House of Cards, staring Kevin Spacey, is the first major TV show to completely bypass the usual television ecosystem of networks and cable operators and premier on the streaming service Netflix.
It may seem like Netflix took a big risk buying in unproven content rather than licensing content that was already successful. In reality, however, Netflix knew that the series would be a hit, based on data about the viewing habits of its 33 million users.
Using the NoSQL database Apache Cassandra, Netflix was able to gather real-time data about the programmes its customers were watching, their demographics and viewing patterns, and build up an authoritative picture of the kind of content that would be well received.
Matt Pfeil, co-founder and VP of Customer Solutions at big data software company DataStax, which worked with Netflix to implement Cassandra, explained that this is the first time that programming has been developed with the aid of big data algorithms.
“Netflix has all these data points about movies getting watched, and they can look for things like, do people like actions or drama who are our highest returning customers? Who is the lead in most of those? What type of characteristics of films provide the most engaged watching experience? And then they can use that to go figure out which series they should potentially buy,” he said.
Netflix began moving its data to Amazon Web Services (AWS) in 2010 and replaced its Oracle SQL database with Apache Cassandra the following year. According to Netflix, Oracle's SQL database inhibited the exchange of data around the world and required regular downtime for schema changes.
“From a practical computer science-level, traditional relational database technologies were not built to accommodate large volumes of data, especially in any way shape or form from a cost-effective perspective,” said Pfeil.
Netflix chose Cassandra because it offered a globally distributed data model, along with the flexibility to create and manage data clusters quickly.
By mid-2011, Netflix was using six major applications with Cassandra, including its subscriber system, AB testing, and viewing history service (including positions at which members stopped watching a streaming programme).
Each cluster has a multiple of 12 nodes. In addition to the six clusters for each application in production, Netflix has a shared Cassandra cluster with 12 nodes, used for smaller applications that don’t need their own cluster.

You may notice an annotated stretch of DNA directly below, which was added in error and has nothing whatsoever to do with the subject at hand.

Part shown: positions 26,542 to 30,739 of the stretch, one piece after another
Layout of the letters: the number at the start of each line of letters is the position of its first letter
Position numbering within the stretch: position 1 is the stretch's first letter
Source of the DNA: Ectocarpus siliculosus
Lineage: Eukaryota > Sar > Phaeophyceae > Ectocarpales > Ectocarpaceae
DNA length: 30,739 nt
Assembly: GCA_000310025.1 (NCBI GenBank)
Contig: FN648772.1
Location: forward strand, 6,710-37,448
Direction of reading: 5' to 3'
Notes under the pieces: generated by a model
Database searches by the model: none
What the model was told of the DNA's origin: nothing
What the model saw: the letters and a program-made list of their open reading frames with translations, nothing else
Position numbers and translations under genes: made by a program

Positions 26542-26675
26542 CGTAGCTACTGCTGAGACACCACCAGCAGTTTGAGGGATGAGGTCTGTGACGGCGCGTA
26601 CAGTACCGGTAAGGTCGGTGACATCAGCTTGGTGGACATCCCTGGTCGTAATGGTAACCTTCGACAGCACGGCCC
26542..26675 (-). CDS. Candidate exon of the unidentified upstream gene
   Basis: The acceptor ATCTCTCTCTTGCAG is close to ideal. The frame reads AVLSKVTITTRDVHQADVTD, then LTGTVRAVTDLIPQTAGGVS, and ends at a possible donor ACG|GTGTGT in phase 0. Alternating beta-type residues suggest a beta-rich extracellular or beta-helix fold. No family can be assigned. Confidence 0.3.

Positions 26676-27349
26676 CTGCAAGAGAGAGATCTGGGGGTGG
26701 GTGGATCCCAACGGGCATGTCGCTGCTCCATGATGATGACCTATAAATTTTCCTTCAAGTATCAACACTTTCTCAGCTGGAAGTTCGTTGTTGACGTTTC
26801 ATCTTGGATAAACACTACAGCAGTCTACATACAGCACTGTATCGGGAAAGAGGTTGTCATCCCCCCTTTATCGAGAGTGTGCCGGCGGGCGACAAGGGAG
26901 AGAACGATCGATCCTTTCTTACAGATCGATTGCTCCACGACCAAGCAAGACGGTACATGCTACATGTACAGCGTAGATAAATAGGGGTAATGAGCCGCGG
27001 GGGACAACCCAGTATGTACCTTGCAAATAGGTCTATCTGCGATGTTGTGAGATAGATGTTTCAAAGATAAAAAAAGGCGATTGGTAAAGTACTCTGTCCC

According to Adrian Cockcroft, cloud architect at Netflix, the regular downtime that was needed for schema changes to the Oracle SQL databased is no longer necessary, and a Cassandra cluster can be created in any region of the world in 10 minutes.
“We don’t have to plan capacity in advance, we don’t need to ask permission of other people to build things for us, and we don’t worry about running out of space or power,” he said.
Netflix is by no means the only big company using Cassandra to process big data in real time. DataStax has more than 250 customers worldwide, including 20 of the Fortune 100 companies, and the company claims that there is demand for the technology in almost every vertical.
For example, Rackspace is using Cassandra to monitor the metrics on all of its servers to determine which ones are under heavy load and might fall over.
“Everything from tech, healthcare, education, financials, retail. We're true platform players, so we're across the board,” said Pfiel.
DataStax already integrates Apache Hadoop and Apache Solr into its NoSQL big data platform, and Pfiel expects the technology to continue evolving over the next ten years.
“If you talk about this age as the data age, we're still in the teenage years, and as it matures there's going to be orders or magnitudes of different types of technologies that just encompass big data,” he said. “The more data you have and the more you can do with it, the smarter this business decision.”